With militant outfits entering the fray, things have further deteriorated. Attacks by Naga militants on Manipur Police, leaving three policemen dead and fourteen injured has only aggravated the situation. It is sad that the Manipur Police further which comprises of people from different tribes of Manipur is wily-nily identified as the rulers' police and the ruler is further seen as being pro-Meitei. This sharp divide between the Nagas and Meiteis particularly after the demand for Nagalim – the Naga homeland – has turned so bitter that any rapprochement at this point seems impossible. Meanwhile the Baptist churches have appealed to the UNC to lift the economic blockade which is causing untold sufferings on ordinary citizens and is unlikely to hurt those in power.
At this very difficult juncture there is a need for peace building measures and to stop the blame game. The propensity of each ethnic group to read into this situation by using their own prisms; their inability to condemn what's wrong in the actions of their respective groups is only going to make matters worse. In this very complex situation the churches should have attempted to make peace between warring groups, since they claim to represent all groups.
However, there is no denying the fact that politics is the reason for so much bad blood in Manipur. The present Chief Minister is in the habit of playing to the gallery and project himself as the custodian of Meitei pride. This is a problematic scenario. He played a similar card in 2011. I recall the former Home Secretary, GK Pillai stating upfront that the Centre did its best to send in oil tankers and truckloads of food supplies through Jiribam but the Government of Manipur continued to play the victim. And despite Ibobi Singh's unabashed support for the Armed Forces Special Powers Act (AFSPA) and the people of Manipur's antipathy or that Act, Ibobi was still elected to lead Manipur for five years. He hopes to repeat the 2011 cycle and might succeed because he capitalises on the schizophrenia which is afflicting Manipur at this moment.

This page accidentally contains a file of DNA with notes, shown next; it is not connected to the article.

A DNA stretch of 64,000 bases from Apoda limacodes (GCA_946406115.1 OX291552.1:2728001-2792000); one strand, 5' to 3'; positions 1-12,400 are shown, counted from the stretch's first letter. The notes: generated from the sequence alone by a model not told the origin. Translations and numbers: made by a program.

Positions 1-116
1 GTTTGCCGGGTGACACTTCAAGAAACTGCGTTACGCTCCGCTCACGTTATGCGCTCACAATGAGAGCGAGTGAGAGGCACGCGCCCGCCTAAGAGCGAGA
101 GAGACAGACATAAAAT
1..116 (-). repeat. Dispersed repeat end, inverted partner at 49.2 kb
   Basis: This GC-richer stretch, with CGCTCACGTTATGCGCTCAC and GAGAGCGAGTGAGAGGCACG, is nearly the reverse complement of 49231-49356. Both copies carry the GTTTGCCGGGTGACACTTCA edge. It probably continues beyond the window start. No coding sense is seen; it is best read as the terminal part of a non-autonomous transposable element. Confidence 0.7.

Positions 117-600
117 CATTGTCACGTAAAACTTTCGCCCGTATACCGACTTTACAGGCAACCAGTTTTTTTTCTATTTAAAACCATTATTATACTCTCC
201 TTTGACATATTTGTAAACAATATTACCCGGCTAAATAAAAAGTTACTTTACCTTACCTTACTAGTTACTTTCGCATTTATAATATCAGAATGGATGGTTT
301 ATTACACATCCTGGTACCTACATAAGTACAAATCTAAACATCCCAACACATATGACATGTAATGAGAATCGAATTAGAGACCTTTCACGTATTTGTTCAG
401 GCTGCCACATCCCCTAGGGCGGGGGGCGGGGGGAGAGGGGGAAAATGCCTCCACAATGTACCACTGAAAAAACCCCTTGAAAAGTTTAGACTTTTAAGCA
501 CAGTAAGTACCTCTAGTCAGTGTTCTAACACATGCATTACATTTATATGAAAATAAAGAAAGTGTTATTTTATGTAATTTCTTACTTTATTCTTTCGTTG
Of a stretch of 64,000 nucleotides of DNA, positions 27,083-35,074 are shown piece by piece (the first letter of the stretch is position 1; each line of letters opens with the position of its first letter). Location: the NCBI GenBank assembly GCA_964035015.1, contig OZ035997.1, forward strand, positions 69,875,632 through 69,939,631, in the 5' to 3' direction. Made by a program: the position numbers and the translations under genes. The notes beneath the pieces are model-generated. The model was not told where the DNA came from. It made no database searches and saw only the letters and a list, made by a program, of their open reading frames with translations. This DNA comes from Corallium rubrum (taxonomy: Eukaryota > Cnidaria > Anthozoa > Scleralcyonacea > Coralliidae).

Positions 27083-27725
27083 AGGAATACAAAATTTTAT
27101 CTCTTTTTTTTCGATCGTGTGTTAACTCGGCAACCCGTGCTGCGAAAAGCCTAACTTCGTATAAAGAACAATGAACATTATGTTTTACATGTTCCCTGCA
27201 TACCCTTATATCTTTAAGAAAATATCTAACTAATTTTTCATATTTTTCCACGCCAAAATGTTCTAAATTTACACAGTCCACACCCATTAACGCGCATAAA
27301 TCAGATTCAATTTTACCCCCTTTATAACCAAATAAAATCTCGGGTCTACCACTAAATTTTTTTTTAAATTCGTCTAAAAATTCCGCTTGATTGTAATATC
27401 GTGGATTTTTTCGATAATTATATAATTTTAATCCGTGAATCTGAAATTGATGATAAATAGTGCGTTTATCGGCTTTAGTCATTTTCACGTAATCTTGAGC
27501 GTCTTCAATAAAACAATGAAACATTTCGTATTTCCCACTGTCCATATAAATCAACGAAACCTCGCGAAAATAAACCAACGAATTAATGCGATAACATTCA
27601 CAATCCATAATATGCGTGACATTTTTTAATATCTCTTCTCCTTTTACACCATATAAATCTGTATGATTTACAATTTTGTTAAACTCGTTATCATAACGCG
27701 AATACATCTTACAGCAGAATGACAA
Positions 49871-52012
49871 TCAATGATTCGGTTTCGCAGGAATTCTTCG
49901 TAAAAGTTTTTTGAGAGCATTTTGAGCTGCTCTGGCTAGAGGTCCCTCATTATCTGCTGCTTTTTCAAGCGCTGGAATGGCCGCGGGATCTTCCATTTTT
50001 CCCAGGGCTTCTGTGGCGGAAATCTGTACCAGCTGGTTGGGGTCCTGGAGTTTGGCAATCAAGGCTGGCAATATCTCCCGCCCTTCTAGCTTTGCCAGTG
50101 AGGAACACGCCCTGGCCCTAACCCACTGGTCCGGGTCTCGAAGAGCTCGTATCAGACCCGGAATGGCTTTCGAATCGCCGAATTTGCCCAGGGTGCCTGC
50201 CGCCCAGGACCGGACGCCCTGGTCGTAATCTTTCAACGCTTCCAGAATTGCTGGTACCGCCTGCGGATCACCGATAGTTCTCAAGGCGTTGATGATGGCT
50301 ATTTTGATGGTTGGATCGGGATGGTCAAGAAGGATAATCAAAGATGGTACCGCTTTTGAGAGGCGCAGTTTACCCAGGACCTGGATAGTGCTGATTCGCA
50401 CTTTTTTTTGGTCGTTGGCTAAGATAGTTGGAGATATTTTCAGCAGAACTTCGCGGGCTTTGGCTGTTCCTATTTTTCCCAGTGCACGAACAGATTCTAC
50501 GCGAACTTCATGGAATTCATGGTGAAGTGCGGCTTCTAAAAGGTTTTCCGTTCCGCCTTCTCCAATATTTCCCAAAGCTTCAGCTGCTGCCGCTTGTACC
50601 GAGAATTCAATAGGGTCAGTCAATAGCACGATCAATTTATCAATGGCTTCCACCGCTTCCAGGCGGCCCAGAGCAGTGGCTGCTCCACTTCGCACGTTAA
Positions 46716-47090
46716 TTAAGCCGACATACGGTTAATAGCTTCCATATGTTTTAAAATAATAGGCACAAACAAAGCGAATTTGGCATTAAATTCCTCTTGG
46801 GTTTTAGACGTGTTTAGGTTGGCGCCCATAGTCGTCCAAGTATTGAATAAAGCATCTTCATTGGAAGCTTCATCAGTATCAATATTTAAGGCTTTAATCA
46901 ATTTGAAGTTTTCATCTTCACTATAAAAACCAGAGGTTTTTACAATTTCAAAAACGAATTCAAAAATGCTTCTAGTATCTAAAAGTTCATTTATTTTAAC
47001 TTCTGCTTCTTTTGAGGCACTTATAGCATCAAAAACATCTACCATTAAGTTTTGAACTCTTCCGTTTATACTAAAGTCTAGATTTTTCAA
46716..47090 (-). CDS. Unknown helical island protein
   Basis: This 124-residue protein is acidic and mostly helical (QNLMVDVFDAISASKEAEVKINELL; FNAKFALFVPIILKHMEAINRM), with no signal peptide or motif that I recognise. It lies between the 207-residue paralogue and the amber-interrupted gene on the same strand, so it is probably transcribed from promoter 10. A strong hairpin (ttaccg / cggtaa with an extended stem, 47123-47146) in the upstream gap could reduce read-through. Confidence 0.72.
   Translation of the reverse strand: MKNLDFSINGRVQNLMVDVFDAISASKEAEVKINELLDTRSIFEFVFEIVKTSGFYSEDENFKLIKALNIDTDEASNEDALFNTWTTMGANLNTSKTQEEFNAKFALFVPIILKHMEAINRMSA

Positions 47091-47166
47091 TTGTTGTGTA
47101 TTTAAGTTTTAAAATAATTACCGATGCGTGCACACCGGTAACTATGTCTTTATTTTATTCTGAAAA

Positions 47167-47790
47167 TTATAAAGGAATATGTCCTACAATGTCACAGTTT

There is need for some reason and logic to prevail but who will bell the cat? At the moment Manipur is a tinder box waiting to explode. There is no law or order to talk of. The sane thing to do would be to impose Presidents' Rule and ensure that those who hold the highways to ransom or take the law in their own hands are put behind bars. In a democracy no group can hold a Government and people to ransom for an indefinite period! Meanwhile the state government seems to have lost control over governance, particularly over law and order. In other times, PR would have been imposed without further ado. When it was imposed in Arunachal Pradesh did the state sink into such a morass? Surely PR cannot be used arbitrarily.
– The Writer, Patricia Mukhim is a Padmashree Awardee and the Editor of The Shillong Times